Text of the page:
KEY DATA: Sales: down 1.8%; Prices (Year-over-Year): up 4.5%
IN A NUTSHELL: “The rotation from investor to homeowner continues and that is keeping a lid on housing sales and prices.”
WHAT IT MEANS: When no one else would buy a house, investors saw an opportunity and they came in by waves. That started the housing rebound and led to solid increases in prices. Now that costs are rising back toward levels that might have existed if we didn’t have the surge and bust, investor opportunities are shrinking and so is their share of the market. The result: Existing home sales seem to have hit a plateau. They fell in August and are down fairly sharply from the August 2013 pace. But the weakness was hardly spread across the nation. The West and South saw declines but there were almost equal increases in the Northeast and Midwest. Over the year, sales in the West are down almost 10%, an indication that investors are pulling back sharply as this area was a prime spot for activity in the past. As for prices, they are still up over the year and it looks like the deceleration has stopped. The number of homes for sale, while down in August, has been on a modest upward trend. Still, it is not that much higher than existed during the early 2000s, before the irrational exuberance really hit. Indeed, price increases and inventories seem to be reasonably well in line with historical patterns.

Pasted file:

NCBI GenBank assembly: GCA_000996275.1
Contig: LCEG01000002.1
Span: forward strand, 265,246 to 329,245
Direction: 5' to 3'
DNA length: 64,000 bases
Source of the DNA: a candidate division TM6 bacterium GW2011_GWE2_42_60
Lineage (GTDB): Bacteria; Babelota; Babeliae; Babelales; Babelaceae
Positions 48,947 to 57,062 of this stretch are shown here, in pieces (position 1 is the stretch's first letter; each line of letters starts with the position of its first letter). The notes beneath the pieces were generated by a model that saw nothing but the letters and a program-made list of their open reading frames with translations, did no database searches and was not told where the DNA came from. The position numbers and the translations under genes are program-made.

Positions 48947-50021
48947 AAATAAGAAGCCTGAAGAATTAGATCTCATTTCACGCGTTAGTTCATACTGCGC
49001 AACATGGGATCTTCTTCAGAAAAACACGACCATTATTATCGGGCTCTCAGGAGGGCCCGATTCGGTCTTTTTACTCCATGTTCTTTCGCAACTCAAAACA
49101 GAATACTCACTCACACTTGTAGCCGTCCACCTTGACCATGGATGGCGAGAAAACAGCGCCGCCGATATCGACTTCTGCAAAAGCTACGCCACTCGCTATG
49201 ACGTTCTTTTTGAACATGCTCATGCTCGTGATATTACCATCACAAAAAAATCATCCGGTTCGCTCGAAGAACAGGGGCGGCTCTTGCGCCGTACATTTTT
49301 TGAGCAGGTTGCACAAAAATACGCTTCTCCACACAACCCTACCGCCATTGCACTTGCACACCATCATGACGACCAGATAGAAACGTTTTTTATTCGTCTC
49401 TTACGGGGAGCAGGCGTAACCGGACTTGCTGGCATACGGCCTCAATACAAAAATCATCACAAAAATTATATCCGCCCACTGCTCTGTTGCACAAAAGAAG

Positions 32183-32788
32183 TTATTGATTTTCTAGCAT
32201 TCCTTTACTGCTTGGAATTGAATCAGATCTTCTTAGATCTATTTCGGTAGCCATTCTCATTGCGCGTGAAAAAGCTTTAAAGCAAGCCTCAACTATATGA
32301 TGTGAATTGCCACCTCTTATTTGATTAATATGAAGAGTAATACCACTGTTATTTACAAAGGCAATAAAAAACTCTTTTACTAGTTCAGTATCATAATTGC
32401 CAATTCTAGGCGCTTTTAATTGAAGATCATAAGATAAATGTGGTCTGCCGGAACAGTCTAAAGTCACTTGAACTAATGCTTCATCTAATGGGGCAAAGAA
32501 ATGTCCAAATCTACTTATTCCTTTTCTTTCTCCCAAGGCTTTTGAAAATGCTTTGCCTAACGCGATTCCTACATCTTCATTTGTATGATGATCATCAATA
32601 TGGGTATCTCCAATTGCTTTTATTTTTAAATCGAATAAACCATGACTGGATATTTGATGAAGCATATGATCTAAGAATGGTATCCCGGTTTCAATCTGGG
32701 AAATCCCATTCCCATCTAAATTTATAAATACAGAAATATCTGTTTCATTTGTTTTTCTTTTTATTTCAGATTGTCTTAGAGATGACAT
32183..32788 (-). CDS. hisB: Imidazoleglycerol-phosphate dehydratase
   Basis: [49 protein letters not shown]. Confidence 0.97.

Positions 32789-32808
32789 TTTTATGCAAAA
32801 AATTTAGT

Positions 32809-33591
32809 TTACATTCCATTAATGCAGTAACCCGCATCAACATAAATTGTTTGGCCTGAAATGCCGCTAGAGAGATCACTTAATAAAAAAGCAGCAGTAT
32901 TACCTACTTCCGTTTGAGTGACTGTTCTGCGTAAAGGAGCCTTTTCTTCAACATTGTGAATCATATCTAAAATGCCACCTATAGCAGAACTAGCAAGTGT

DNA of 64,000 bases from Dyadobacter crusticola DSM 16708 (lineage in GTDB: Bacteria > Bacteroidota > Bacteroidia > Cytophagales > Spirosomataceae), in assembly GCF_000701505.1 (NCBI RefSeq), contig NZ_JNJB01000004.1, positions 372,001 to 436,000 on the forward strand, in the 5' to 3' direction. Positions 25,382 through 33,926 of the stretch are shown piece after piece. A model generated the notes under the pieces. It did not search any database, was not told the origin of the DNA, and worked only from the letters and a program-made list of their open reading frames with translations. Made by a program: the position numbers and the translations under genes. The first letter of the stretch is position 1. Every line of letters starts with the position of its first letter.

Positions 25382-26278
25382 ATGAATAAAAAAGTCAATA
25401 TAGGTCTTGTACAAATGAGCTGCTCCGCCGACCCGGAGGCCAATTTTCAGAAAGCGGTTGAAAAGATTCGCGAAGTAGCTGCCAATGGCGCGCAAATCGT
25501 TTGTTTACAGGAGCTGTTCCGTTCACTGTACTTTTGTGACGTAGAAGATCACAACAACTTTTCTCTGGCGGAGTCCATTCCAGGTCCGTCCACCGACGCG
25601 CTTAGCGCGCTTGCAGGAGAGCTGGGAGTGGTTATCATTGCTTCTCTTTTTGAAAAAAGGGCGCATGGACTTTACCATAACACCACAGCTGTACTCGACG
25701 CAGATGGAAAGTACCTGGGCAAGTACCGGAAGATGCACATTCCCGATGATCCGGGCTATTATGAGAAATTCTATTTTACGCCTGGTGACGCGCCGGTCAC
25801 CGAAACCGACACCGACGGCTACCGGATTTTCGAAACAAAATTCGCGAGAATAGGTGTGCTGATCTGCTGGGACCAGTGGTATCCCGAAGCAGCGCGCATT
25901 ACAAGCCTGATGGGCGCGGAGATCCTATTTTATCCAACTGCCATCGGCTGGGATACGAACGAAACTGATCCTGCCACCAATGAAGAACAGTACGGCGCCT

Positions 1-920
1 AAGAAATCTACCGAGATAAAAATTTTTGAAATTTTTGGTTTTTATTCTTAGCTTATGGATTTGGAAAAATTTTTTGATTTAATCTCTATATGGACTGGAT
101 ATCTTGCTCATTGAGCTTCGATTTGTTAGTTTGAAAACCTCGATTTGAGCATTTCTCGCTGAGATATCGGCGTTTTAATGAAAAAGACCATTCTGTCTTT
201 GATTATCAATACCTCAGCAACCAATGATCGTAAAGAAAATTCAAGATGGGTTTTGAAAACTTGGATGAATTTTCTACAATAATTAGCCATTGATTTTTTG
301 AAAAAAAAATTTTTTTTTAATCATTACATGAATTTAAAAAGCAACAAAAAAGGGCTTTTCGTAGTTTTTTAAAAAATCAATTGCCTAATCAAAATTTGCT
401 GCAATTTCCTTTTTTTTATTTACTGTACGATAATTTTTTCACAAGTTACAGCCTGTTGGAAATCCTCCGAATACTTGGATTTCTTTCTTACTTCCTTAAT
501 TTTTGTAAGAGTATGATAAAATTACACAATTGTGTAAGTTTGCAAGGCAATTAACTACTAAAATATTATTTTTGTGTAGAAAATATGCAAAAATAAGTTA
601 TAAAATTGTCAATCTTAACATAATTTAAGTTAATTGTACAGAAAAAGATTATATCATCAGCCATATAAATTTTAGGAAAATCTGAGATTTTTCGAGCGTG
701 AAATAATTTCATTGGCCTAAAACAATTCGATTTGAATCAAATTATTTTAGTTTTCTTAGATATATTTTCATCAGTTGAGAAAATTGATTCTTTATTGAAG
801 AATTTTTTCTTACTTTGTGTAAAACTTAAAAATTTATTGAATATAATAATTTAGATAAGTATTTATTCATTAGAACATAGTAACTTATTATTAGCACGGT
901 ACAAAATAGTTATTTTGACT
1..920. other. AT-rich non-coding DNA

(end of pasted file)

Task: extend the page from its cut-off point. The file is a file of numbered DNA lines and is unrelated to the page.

MARKETS AND FED POLICY IMPLICATIONS: The housing market is in transition from investor-driven to owner-occupied. As is usually the case with transitions, you get some dislocations and that is happening. But the sales pace has flattened over the past few months, not fallen, and that is good news. First time buyers are still in the game and rates remain at very low levels, so the outlook is good for the market. Just don’t expect any surge in sales, which also is something positive. We hardly want another bubble. Housing should be a positive for the economy this quarter but maybe not a huge one. Of course, with Janet Yellen hung up over “extended period”, this type of report can only add to her obsession. Why do anything to cause rates to rise when housing is not surging, especially since it is the key interest sensitive sector in the economy? And with Charles Plosser retiring this spring, a major hawk will be leaving the group of bank presidents. It will be interesting to see who replaces him.